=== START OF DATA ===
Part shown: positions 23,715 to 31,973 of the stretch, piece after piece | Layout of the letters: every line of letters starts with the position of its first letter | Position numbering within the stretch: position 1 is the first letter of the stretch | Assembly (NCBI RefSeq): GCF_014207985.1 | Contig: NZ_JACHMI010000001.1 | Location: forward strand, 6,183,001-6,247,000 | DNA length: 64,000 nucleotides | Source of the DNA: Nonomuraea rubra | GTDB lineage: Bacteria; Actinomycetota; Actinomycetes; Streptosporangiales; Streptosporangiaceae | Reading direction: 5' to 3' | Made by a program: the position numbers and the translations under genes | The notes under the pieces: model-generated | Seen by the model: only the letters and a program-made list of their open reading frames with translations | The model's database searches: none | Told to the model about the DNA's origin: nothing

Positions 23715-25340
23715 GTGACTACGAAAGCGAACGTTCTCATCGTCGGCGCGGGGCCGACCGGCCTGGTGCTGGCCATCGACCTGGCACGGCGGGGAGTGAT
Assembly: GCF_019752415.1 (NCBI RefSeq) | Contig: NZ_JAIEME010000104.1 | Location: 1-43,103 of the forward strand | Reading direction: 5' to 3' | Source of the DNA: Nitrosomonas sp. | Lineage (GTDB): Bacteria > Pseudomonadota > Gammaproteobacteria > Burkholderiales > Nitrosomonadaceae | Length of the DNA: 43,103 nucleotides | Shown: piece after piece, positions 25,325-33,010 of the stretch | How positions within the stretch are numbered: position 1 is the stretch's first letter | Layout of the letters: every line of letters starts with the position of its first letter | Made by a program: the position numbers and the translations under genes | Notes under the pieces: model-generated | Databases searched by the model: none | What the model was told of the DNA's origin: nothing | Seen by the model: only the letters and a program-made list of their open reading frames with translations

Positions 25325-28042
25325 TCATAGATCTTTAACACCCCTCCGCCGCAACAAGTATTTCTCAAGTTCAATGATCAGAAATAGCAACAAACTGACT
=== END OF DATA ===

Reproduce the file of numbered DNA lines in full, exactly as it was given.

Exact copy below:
Part shown: positions 23,715 to 31,973 of the stretch, piece after piece | Layout of the letters: every line of letters starts with the position of its first letter | Position numbering within the stretch: position 1 is the first letter of the stretch | Assembly (NCBI RefSeq): GCF_014207985.1 | Contig: NZ_JACHMI010000001.1 | Location: forward strand, 6,183,001-6,247,000 | DNA length: 64,000 nucleotides | Source of the DNA: Nonomuraea rubra | GTDB lineage: Bacteria; Actinomycetota; Actinomycetes; Streptosporangiales; Streptosporangiaceae | Reading direction: 5' to 3' | Made by a program: the position numbers and the translations under genes | The notes under the pieces: model-generated | Seen by the model: only the letters and a program-made list of their open reading frames with translations | The model's database searches: none | Told to the model about the DNA's origin: nothing

Positions 23715-25340
23715 GTGACTACGAAAGCGAACGTTCTCATCGTCGGCGCGGGGCCGACCGGCCTGGTGCTGGCCATCGACCTGGCACGGCGGGGAGTGAT
Assembly: GCF_019752415.1 (NCBI RefSeq) | Contig: NZ_JAIEME010000104.1 | Location: 1-43,103 of the forward strand | Reading direction: 5' to 3' | Source of the DNA: Nitrosomonas sp. | Lineage (GTDB): Bacteria > Pseudomonadota > Gammaproteobacteria > Burkholderiales > Nitrosomonadaceae | Length of the DNA: 43,103 nucleotides | Shown: piece after piece, positions 25,325-33,010 of the stretch | How positions within the stretch are numbered: position 1 is the stretch's first letter | Layout of the letters: every line of letters starts with the position of its first letter | Made by a program: the position numbers and the translations under genes | Notes under the pieces: model-generated | Databases searched by the model: none | What the model was told of the DNA's origin: nothing | Seen by the model: only the letters and a program-made list of their open reading frames with translations

Positions 25325-28042
25325 TCATAGATCTTTAACACCCCTCCGCCGCAACAAGTATTTCTCAAGTTCAATGATCAGAAATAGCAACAAACTGACT